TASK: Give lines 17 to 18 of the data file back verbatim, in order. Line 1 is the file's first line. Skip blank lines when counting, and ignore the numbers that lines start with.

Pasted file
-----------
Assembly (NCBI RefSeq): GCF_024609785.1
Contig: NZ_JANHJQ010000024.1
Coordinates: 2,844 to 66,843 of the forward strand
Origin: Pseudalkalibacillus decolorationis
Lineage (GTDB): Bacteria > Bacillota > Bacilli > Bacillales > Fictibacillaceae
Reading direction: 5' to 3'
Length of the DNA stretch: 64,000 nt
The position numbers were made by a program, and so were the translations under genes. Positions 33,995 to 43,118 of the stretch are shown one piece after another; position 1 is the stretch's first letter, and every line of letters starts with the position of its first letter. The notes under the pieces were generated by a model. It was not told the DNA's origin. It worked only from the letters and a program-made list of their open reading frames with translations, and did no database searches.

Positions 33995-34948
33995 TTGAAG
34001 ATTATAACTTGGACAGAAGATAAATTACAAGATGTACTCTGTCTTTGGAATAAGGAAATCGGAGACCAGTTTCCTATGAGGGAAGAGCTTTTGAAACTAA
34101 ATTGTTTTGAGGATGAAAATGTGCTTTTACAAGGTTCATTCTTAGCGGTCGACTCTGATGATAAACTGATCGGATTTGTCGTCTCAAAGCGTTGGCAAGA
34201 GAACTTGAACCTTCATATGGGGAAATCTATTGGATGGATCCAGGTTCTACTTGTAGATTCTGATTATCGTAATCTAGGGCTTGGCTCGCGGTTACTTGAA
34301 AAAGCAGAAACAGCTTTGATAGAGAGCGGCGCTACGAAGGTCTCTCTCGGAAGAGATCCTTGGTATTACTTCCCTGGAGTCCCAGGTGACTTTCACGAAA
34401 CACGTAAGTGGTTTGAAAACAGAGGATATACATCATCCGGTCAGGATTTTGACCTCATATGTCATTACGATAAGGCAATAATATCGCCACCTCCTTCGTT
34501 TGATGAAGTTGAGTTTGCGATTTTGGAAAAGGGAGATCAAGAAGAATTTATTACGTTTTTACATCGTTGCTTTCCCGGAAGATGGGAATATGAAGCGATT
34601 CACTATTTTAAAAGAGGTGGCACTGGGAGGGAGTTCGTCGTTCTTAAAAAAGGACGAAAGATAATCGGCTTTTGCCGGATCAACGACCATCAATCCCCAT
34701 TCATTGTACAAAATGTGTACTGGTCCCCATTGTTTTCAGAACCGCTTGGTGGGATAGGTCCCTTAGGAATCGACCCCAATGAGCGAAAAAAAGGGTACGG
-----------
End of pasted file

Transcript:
34601 CACTATTTTAAAAGAGGTGGCACTGGGAGGGAGTTCGTCGTTCTTAAAAAAGGACGAAAGATAATCGGCTTTTGCCGGATCAACGACCATCAATCCCCAT
34701 TCATTGTACAAAATGTGTACTGGTCCCCATTGTTTTCAGAACCGCTTGGTGGGATAGGTCCCTTAGGAATCGACCCCAATGAGCGAAAAAAAGGGTACGG